Earlier this summer I ate a peanut butter sandwich over at my sister's place. I had a severe allergic reaction to a bite of brownie that I had eaten and after talking with a friend of mine who is a registered dietician she mentioned that people with nut allergies ought to avoid chocolate since it frequently comes into contact with nuts. Radically changing your diet when you're not sure what items you can safely eat becomes more complicated when you're trying to grocery shop for others in your family who can eat almost anything. I am allergic to shellfish, my oldest daughter is allergic to all seafood, my youngest daughter could probably eat anything and my husband loves walnut studded cookies.

The other night I helped my daughter with her peanut butter cupcakes. Surprisingly they turned out well despite her not following the recipe exactly. After supper I made brown sugar frosting for the cupcakes. It had a nice caramel flavor and since I was leery of eating a peanut butter cupcake I poured the leftover icing over a small diced apple. My husband had to go to work, after I got the kids in bed I sat down, logged on to my computer and started checking my Facebook messages. A writeup that I've been working on was up on my scratch pad when I realized that my ears were itching.

Not long after that my mouth started tingling. I felt a peculiar tightness in my chest and my throat felt as if I would be unable to swallow. Normally I pop a couple of Benadryl and wait the reaction out. Last night things progressed so rapidly I went to the bathroom for the EpiPen. After jabbing it into my outer thigh I called our local hospital to determine what I should do next. Unfortunately the triage nurse was unable to give me medical advice over the phone so I started calling people in my family. I used my cell phone to call my neighbor. She told me to take some deep breaths, epinepherine racing through your blood stream makes you jittery which is fine but I felt like I couldn't breathe which made me really nervous.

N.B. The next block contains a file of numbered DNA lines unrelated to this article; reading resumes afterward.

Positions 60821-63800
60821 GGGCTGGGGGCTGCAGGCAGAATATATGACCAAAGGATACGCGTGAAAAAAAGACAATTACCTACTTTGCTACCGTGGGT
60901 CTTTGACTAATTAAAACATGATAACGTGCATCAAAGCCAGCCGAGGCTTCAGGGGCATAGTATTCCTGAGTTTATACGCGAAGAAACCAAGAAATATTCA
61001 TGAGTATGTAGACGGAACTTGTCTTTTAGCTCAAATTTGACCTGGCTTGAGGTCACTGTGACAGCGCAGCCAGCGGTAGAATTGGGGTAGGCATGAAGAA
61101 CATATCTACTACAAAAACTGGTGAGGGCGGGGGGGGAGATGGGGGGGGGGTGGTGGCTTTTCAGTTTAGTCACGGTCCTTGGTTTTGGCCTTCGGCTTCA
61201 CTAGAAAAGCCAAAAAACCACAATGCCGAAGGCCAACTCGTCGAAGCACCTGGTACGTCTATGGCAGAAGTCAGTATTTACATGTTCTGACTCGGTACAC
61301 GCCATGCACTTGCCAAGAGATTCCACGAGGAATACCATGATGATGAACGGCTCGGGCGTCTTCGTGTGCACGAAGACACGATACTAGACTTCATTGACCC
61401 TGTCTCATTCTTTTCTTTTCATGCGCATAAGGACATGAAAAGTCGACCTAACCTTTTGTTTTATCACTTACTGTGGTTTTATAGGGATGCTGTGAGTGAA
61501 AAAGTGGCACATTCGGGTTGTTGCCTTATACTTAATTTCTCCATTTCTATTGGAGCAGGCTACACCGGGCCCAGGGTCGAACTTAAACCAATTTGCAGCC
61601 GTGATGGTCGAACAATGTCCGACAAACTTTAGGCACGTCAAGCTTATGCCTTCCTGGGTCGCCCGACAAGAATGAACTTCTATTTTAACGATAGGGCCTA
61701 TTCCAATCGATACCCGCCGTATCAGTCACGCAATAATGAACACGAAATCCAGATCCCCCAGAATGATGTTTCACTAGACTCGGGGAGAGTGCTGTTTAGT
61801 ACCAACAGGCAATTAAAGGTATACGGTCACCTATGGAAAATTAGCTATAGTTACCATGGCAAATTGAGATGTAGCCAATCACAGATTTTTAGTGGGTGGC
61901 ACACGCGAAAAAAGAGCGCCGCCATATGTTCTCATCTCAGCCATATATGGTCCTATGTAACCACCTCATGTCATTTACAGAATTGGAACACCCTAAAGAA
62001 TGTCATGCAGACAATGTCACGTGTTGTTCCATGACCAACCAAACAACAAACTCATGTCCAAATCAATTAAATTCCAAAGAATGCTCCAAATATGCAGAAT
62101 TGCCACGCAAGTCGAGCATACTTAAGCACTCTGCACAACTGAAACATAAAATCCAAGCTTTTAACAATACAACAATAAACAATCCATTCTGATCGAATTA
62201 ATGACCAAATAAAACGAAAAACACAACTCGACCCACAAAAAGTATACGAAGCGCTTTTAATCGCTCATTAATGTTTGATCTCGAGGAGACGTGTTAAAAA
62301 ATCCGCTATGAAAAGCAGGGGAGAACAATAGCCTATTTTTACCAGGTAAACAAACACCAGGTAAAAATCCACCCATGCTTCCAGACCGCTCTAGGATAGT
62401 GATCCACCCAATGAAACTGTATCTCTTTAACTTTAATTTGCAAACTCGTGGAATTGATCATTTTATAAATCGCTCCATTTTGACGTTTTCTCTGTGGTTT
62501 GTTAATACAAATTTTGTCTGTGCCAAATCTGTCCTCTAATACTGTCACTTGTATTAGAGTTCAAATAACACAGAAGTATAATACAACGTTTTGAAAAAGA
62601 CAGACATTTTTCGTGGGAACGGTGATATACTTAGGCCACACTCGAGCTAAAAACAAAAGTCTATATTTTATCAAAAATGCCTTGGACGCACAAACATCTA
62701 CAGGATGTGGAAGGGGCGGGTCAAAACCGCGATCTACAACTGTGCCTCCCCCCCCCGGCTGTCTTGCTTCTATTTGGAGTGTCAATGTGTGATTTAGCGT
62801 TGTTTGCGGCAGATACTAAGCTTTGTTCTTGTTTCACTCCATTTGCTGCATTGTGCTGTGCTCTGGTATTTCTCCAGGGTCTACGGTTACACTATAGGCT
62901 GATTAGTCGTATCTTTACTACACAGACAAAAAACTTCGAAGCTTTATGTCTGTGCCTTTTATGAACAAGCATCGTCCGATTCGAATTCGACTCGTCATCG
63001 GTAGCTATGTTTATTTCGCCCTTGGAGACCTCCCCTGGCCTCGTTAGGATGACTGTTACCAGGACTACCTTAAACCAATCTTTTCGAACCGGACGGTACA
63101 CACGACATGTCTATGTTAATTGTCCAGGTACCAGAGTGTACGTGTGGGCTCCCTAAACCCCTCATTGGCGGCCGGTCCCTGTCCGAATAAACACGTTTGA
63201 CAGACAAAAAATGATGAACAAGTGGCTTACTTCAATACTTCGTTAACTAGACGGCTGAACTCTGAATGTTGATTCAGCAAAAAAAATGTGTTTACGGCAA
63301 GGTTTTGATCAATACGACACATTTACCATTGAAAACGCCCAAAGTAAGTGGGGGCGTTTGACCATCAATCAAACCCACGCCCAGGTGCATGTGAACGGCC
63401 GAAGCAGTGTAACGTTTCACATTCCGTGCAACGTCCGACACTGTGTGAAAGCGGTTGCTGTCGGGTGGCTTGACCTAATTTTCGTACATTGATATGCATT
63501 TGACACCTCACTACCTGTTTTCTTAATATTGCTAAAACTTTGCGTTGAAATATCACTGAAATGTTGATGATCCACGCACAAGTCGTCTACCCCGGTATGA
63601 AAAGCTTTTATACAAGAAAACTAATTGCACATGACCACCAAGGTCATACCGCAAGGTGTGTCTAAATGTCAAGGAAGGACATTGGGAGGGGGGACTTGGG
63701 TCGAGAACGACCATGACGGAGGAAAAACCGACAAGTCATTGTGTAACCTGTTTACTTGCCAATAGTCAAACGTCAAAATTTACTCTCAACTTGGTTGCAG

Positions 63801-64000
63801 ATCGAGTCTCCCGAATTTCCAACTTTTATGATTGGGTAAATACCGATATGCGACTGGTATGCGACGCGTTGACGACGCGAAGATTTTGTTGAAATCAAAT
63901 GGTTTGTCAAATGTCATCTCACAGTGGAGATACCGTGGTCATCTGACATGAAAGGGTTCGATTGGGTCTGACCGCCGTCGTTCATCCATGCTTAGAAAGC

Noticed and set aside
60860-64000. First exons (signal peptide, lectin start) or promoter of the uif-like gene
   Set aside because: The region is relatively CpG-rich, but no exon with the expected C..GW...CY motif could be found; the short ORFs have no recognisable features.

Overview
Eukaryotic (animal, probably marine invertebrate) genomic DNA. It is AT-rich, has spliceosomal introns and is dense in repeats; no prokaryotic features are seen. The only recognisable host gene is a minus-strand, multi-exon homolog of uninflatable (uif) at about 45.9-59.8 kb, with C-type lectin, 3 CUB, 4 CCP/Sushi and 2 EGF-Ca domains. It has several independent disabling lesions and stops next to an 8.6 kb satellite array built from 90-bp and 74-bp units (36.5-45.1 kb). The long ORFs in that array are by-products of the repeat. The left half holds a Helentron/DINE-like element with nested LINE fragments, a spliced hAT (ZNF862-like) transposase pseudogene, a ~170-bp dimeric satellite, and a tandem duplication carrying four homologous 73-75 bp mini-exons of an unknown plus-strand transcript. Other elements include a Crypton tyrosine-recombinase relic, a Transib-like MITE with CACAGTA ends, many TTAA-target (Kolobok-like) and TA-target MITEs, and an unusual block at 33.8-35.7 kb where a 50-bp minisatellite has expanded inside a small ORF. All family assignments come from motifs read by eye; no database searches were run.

I've never thought that I would be afraid to die. I'm afraid of dying of cancer or other long drawn out painful illnesses. I tend to be melodramatic which means that when there is a real emergency people tend not to take me seriously. Last night I wasn't exactly afraid to die. I was afraid I was going to die and maybe that doesn't sound like two different things but to me there is a distinction. Since June I've had five or six allergic reactions, they're different than the kind I've had before, typically they aren't as intense yet they scare me because I can't always identify the trigger.

Cooking as a means of therapeutic escape is no longer fun for me anymore. Seemingly innocuous ingredients reside next to those that could potentially kill me. Regardless of how careful I am in the kitchen other people live in my house. Not all of these people understand that an improperly cleaned knife which was used to spread peanut butter could give me a major medical problem. The other night my husband told the girls that I couldn't eat the cupcakes they were making. They looked good, they smelled great but I stayed away because I wasn't sure what effect they would have on my body.

At this point I don't care what kind of dietary changes my family needs to make because I do not want to risk having another attack like the one I had last night. The allergist I used to go to is a jerk. I have never liked him and I made up my mind not to go back. When I was in college I used to get allergy shots at Children's Hospital. Now that I work near there I want to go back to one of the doctors I used to see. Technically he's a pediatrician who specializes in allergy and immunology but I'm hoping that he'll agree to see me after I explain my situation.

Right now I don't care how much it costs to find out what I'm allergic to. I don't care that I will have to take cash from my savings account to pay a nationally ranked specialist. I was planning on using the money I've saved so I could use it on a place of my own but it recently occurred to me that if I'm not alive to move saving the money will not have benefited me regardless. In closing I'd like to remind people that food allergies are a serious, life threatening condition. It's not funny, it can happen quickly and people can die from them. Please take this issue into consideration no matter how annoying it is to prepare special food for guests that you may be entertaining this holiday season. Cheers.

Log in or register to write something here or to contact authors.